To provide information regarding the effects of exposure to clorazepate dipotassium, physicians are advised to recommend that pregnant patients taking clorazepate dipotassium enroll in the North American Antiepileptic Drug (NAAED) Pregnancy Registry. This can be done by calling the toll-free number 1-888-233-2334, and must be done by patients themselves. Information on the registry can also be found at the website

Usage during Lactation:


What might happen if I take too much Clorazepate dipotassium?

Overdosage is usually manifested by varying degrees of CNS depression ranging from slight sedation to coma. As in the management of overdosage with any drug, it should be borne in mind that multiple agents may have been taken.

The treatment of overdosage should consist of the general measures employed in the management of overdosage of any CNS depressant. Gastric evacuation either by the induction of emesis, lavage, or both, should be performed immediately. General supportive care, including frequent monitoring of the vital signs and close observation of the patient, is indicated. Hypotension, though rarely reported, may occur with large overdoses. In such cases the use of agents such as norepinephrine bitartrate injection, USP or metaraminol bitartrate injection, USP should be considered.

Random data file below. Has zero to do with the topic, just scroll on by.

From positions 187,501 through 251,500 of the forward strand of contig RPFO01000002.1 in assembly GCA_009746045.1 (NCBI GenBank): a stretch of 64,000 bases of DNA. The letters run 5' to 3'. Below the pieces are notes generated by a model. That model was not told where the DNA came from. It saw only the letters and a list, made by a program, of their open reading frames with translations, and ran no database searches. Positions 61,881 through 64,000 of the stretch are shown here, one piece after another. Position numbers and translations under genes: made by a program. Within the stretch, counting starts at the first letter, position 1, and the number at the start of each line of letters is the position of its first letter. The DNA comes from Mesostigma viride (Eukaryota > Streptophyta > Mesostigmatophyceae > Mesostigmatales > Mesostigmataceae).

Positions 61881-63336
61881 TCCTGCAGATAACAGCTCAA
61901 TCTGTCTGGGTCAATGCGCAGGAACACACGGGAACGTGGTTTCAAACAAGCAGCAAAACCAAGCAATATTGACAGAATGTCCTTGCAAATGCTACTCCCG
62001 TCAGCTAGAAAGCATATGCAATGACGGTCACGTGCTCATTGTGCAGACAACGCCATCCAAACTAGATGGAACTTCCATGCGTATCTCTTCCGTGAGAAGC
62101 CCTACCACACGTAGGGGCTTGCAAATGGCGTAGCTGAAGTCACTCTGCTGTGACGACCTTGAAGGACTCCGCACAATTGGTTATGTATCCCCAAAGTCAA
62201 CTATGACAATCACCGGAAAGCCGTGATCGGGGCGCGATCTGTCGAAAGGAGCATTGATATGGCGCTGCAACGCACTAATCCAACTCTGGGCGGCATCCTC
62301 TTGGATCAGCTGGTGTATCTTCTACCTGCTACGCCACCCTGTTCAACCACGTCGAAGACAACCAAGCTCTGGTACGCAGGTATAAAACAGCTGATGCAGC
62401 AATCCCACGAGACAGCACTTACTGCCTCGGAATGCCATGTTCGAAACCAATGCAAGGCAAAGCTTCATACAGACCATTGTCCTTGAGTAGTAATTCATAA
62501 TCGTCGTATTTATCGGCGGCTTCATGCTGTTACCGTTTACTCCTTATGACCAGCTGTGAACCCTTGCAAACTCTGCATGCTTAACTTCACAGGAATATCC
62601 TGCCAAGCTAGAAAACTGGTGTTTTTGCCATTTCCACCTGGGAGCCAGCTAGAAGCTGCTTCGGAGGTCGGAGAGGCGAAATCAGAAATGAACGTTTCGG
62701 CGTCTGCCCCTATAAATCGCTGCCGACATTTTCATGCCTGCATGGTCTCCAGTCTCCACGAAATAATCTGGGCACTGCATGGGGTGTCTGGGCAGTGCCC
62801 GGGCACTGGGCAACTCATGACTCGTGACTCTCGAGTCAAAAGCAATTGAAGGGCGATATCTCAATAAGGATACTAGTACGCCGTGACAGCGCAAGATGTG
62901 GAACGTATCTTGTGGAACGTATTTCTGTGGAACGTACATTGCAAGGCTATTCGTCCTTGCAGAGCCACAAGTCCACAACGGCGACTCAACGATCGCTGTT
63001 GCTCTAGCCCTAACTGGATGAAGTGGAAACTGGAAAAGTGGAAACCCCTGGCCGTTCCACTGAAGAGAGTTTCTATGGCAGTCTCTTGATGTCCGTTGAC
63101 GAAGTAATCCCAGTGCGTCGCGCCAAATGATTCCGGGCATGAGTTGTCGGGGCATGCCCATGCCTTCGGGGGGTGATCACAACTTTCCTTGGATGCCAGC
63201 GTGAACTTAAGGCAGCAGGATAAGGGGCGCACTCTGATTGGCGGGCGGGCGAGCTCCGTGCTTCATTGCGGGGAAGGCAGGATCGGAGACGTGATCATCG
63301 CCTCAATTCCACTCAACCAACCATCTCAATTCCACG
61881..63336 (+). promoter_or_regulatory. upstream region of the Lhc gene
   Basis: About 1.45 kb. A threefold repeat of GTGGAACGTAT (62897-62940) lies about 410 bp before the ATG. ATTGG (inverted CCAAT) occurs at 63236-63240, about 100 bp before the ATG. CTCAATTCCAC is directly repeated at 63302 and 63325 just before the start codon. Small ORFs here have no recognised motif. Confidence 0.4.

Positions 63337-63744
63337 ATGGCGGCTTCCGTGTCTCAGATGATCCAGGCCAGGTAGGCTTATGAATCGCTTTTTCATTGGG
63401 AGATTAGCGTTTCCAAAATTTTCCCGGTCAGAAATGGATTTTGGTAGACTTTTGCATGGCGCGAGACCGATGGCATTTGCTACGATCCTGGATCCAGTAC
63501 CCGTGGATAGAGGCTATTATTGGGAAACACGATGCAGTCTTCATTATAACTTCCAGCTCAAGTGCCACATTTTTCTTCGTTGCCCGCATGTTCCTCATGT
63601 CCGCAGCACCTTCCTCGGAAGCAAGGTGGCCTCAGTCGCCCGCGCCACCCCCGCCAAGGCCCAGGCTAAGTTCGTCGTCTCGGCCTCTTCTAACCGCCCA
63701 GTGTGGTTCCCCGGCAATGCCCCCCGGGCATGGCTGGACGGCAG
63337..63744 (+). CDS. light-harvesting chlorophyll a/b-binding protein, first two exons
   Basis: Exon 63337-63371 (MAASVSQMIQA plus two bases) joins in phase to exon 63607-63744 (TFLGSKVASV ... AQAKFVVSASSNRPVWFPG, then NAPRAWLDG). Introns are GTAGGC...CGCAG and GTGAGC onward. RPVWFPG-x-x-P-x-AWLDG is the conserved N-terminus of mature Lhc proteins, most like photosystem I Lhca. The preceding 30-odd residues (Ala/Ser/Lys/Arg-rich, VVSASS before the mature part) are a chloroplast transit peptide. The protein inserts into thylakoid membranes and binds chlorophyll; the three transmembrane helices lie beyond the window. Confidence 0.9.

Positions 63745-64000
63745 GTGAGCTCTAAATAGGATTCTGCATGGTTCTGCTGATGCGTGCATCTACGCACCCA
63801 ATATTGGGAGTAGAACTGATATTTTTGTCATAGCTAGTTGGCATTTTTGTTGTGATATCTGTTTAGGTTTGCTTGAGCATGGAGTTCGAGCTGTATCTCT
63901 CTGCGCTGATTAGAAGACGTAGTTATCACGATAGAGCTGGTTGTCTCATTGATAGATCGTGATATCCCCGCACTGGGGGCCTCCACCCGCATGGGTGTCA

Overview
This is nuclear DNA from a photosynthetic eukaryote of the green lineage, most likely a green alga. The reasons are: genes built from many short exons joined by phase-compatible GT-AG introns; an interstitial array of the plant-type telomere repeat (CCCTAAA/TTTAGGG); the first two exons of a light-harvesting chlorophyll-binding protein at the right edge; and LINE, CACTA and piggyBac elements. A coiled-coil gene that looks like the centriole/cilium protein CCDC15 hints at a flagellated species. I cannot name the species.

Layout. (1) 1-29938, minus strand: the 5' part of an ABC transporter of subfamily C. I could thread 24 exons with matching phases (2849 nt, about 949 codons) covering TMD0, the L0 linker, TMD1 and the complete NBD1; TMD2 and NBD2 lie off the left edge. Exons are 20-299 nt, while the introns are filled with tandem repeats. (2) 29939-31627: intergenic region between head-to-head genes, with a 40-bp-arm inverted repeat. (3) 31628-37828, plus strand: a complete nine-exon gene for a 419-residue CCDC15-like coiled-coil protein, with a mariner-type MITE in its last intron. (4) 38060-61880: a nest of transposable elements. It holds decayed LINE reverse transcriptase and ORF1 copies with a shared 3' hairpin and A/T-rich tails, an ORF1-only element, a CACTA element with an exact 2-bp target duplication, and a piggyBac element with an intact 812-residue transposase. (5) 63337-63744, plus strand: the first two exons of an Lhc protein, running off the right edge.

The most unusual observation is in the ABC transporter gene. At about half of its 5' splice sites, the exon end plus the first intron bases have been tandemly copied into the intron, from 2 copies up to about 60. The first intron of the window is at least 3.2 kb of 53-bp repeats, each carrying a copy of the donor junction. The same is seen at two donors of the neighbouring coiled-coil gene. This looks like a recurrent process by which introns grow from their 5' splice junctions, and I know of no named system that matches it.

While reports indicate that individuals have survived overdoses of clorazepate dipotassium as high as 450 to 675 mg, these doses are not necessarily an accurate indication of the amount of drug absorbed since the time interval between ingestion and the institution of treatment was not always known. Sedation in varying degrees was the most common physiological manifestation of clorazepate dipotassium overdosage. Deep coma when it occurred was usually associated with the ingestion of other drugs in addition to clorazepate dipotassium.